Natural Ventilation Systems: Cooling Design Strategies for Buildings
Natural ventilation systems rely on pressure and temperature differences to move fresh air through buildings. Air movement by pressure differences can be caused by wind and movement by temperature differences is caused by the buoyancy effect in the air. The amount of ventilation air that passes through the building depends on the size and placement of inlet and outlet openings.
Fresh air from natural ventilation increases thermal comfort, provides oxygen for building occupants, and relieves odors. Cooling with natural ventilation works better in dry climates than in humid ones due to the fact that dense, humid air is more difficult to remove from a building by only using natural drafts. Mechanical and fan-induced cooling would work better in humid climates.
Natural Ventilation Design Techniques
The following guidelines are commonly used in the design of natural ventilation cooling systems:
- Place large enough air inlet and outlet openings to permit the air to flow freely throughout the building.
- Use windows with low solar heat gain coefficients (SHGC) and place overhangs over all east and west-facing windows.
- Place ridge vents, which is an opening at the highest point on the roof, to allow warm, humid air to escape the building’s attic.
- Use two separate supply and exhaust openings for each room.
- Locate exhaust openings as high as possible as an outlet for warm air.
- Locate supply air opening as low as possible as an inlet for cool air to maximize ventilation air mixing inside the room.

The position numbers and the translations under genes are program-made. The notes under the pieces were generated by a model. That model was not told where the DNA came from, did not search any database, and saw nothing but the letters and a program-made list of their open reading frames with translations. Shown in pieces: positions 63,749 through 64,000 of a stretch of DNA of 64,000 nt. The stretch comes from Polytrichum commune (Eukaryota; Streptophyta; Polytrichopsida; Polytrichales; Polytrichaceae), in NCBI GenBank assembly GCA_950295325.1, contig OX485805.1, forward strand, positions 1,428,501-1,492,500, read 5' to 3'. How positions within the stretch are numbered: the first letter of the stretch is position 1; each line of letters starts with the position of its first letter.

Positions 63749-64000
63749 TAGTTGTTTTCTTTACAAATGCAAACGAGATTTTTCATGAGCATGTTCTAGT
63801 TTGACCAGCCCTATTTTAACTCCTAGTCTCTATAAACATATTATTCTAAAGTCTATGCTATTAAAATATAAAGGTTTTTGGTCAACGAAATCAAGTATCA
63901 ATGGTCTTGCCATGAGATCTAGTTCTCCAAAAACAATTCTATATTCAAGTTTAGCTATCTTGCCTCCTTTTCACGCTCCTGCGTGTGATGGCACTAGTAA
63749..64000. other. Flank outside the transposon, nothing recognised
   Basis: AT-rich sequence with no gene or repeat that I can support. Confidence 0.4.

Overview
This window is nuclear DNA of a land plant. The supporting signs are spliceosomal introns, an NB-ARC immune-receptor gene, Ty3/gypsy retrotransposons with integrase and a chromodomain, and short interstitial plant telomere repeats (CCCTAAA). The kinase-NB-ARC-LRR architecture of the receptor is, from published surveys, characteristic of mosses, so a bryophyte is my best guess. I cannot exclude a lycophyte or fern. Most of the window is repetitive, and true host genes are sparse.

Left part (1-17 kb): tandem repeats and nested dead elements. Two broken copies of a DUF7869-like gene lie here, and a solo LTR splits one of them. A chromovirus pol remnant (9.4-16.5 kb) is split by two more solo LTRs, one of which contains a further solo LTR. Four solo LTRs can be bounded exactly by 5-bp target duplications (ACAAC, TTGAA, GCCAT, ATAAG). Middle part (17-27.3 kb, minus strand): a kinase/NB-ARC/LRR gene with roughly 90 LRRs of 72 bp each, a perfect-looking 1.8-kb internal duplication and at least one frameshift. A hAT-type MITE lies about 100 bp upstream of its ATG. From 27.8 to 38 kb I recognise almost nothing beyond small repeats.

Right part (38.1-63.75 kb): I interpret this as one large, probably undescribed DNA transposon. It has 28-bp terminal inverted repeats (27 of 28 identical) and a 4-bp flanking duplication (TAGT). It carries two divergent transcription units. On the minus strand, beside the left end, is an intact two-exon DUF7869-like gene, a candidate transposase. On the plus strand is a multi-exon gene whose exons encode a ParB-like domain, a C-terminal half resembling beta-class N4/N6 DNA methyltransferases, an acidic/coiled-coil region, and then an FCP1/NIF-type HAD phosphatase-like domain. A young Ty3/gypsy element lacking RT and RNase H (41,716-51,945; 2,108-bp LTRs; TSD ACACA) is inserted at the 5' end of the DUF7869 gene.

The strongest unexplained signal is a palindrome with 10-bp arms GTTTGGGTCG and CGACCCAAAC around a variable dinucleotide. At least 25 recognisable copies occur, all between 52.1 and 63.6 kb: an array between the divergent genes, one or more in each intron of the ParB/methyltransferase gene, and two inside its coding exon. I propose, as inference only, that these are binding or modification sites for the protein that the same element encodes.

- Air openings can be either louvers or windows.
- Maximize wind induction and cross ventilation by sitting the ridge of a building perpendicular to summer winds. You can find out wind directions in your area by using a weather service online.
- Buildings should be placed where summer wind obstructions are minimal.
- Naturally ventilated buildings should be narrow. Wide buildings make it difficult to distribute ventilation air throughout.
- Consider providing high louvers in between rooms inside the building to aid with ventilation airflow.
- Staircases in multiple-story buildings provide a great path for draft ventilation.
Cross and Draft Ventilation
Cross ventilation happens when you have a positive, wind-induced, pressured ventilation at one side of a building where the air enters and negative ventilation at the other side of the building where the air exits. Cross ventilation keeps a building pressurized and has a high air change rate, since it uses natural wind forces to keep the building cool.
Draft ventilation consists of cool air entering a building through openings placed on lower sections of the building and warm air exiting the building through openings located in the higher sections. Draft ventilation works on the principle of temperature differences between cold and warm air to create a stack effect inside the building. Since the warm inside the building is less dense than the cool air outside, warm air will exit through the openings on top and cool air will enter through openings on the bottom.